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Tobique First Nation Elder Edward Perley identifies as a survivor of Indian day schools. (Joseph Tunney/CBC) Indigenous elders gathered to share stories with students at a Saint John-area high school as part of a reconciliation Action Day Tuesday.

Hundreds of students filtered into the gymnasium at St. Malachy’s Memorial High School around mid-morning, where Tobique First Nation Elder Edward Perley opened the assembly with drum and a song as the students stood at attention.

Principal Brad Stevens said the Action Day was part of an effort to educate the student body on the history of the Indigenous experience in Canada.

“It’s in the spirit of Truth and Reconciliation,” said Stevens. “In bringing awareness to residential schools and Indigenous and First Nations peoples’ histories and perspectives.” Indian day school survivor

Perley told the teenagers about residential schools, and how the separation of families and loss of culture will affect Indigenous peoples for years to come.

“How they were able to achieve that, this is what … Duncan Campbell Scott wrote,” Perley said. “He said, ‘save the man, kill the Indian.'” Seventeen-year-old Connor McFarlane, right, said a gap in the education system exists. He stands next to Alexandria Knockwood, who was giving a presentation about social work in First Nations communities. (Joseph Tunney/CBC) The elder identities as a survivor of Indian day schools, which is distinct from a residential school.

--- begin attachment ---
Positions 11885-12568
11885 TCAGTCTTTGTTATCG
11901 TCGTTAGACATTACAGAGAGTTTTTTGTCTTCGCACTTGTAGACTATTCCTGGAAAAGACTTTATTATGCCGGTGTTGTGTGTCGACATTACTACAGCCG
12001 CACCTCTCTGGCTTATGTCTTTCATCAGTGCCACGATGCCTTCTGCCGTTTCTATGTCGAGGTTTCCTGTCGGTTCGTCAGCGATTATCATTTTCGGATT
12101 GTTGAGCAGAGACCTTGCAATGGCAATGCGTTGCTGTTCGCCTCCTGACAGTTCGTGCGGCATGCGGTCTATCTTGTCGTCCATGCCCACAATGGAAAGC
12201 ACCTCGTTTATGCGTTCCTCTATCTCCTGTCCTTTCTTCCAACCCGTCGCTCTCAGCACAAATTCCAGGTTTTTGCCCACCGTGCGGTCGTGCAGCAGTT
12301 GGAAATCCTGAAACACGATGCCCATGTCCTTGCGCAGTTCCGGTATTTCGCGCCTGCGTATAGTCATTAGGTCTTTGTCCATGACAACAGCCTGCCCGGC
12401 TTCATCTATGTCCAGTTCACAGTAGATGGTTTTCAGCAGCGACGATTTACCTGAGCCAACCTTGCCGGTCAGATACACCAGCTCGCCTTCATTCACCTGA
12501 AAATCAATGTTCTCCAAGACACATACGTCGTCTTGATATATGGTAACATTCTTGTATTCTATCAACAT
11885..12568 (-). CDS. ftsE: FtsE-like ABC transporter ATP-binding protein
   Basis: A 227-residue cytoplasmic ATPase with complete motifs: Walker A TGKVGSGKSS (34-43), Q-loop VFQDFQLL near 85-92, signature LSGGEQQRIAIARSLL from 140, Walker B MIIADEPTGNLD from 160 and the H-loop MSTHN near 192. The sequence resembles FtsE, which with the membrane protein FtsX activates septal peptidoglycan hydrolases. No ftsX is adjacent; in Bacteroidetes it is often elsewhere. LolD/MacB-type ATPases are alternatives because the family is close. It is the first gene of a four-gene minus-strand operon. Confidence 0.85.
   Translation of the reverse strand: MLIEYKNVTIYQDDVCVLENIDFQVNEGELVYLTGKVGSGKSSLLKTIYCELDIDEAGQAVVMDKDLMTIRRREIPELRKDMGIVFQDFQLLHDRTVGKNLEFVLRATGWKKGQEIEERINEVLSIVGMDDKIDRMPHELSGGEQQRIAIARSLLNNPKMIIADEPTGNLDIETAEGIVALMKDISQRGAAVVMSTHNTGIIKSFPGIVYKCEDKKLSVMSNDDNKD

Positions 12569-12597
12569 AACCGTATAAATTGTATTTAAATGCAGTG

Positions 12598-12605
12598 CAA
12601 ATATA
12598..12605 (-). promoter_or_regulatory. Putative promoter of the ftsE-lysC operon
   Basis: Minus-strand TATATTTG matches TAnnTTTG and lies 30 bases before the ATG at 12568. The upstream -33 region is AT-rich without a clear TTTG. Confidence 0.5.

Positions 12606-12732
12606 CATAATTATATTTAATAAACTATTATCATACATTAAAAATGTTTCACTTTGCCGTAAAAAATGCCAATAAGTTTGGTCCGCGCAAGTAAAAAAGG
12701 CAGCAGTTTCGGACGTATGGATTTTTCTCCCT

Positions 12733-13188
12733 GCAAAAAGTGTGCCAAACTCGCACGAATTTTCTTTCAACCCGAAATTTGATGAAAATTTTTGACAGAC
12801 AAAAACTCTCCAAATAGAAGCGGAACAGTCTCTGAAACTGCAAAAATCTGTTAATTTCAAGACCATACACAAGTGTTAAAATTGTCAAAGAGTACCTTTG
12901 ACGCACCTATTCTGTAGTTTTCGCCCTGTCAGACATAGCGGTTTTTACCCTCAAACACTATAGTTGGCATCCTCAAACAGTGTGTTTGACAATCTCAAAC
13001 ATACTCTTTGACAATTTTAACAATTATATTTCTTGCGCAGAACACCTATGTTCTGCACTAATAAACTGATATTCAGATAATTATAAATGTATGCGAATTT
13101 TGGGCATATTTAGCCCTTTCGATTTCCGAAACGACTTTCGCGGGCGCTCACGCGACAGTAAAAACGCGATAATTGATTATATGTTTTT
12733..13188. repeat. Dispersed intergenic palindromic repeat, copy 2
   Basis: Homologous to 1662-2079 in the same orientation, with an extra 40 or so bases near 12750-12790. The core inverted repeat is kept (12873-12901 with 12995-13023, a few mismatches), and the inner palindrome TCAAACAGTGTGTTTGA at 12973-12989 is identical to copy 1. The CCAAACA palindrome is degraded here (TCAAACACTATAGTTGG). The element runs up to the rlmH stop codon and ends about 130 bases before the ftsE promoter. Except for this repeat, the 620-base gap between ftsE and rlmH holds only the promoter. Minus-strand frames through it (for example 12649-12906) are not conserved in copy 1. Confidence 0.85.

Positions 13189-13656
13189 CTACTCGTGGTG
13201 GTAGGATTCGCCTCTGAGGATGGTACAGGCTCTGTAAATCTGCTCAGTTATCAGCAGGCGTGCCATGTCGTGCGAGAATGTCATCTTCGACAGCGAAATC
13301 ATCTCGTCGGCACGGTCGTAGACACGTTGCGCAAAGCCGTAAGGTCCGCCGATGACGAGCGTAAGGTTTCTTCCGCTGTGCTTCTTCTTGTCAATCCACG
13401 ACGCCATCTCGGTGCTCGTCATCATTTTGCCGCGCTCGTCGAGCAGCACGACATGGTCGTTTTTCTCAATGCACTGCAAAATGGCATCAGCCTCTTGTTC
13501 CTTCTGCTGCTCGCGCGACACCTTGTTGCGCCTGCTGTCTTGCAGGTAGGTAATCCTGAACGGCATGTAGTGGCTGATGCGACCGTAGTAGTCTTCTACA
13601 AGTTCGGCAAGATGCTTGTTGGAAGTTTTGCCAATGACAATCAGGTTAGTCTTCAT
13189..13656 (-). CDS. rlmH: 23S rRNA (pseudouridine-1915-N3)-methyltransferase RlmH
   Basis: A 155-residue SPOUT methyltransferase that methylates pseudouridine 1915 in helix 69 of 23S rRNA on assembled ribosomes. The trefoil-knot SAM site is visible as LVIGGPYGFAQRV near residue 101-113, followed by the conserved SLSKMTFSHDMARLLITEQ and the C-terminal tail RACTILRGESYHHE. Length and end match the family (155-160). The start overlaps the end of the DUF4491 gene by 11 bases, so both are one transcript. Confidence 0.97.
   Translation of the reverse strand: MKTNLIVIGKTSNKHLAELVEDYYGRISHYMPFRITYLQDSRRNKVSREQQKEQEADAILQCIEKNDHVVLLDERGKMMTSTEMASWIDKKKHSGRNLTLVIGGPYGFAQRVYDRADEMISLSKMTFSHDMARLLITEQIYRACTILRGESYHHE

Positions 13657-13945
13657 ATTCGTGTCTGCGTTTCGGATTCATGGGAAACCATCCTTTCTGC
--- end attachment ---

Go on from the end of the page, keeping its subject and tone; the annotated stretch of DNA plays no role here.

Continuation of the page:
While Indian day schools allowed students to return home at the end of the day, they were also run by Catholic charities and many attendees claim the same level of abuse as those who attended residential schools.

“These are what happened to our brothers and sisters for long periods of time. Only to be placed in these schools, to be abused, to be punished, to be neglected,” Perley said.

“Some of the kids who attended these schools never had the opportunity to come back home.” No community near city

For many students in the Saint John area, the assembly was unusual.

There’s no First Nations community close to the city, as there is in Fredericton and Moncton.

Seventeen-year-old Connor McFarlane said a gap in the education system exists.

The Plains Cree Grade 10 student says his classmates generally don’t know what happened at residential schools up until 1996.

“There is a lack of knowledge. A lot of teachers don’t really know either. Some of the students don’t know,” he said. “I think it’s better to get it into the schools.”

The students will also read a graphic novel about Chanie Wenjack, a residential school student who died trying to walk back to his home 400 miles away.

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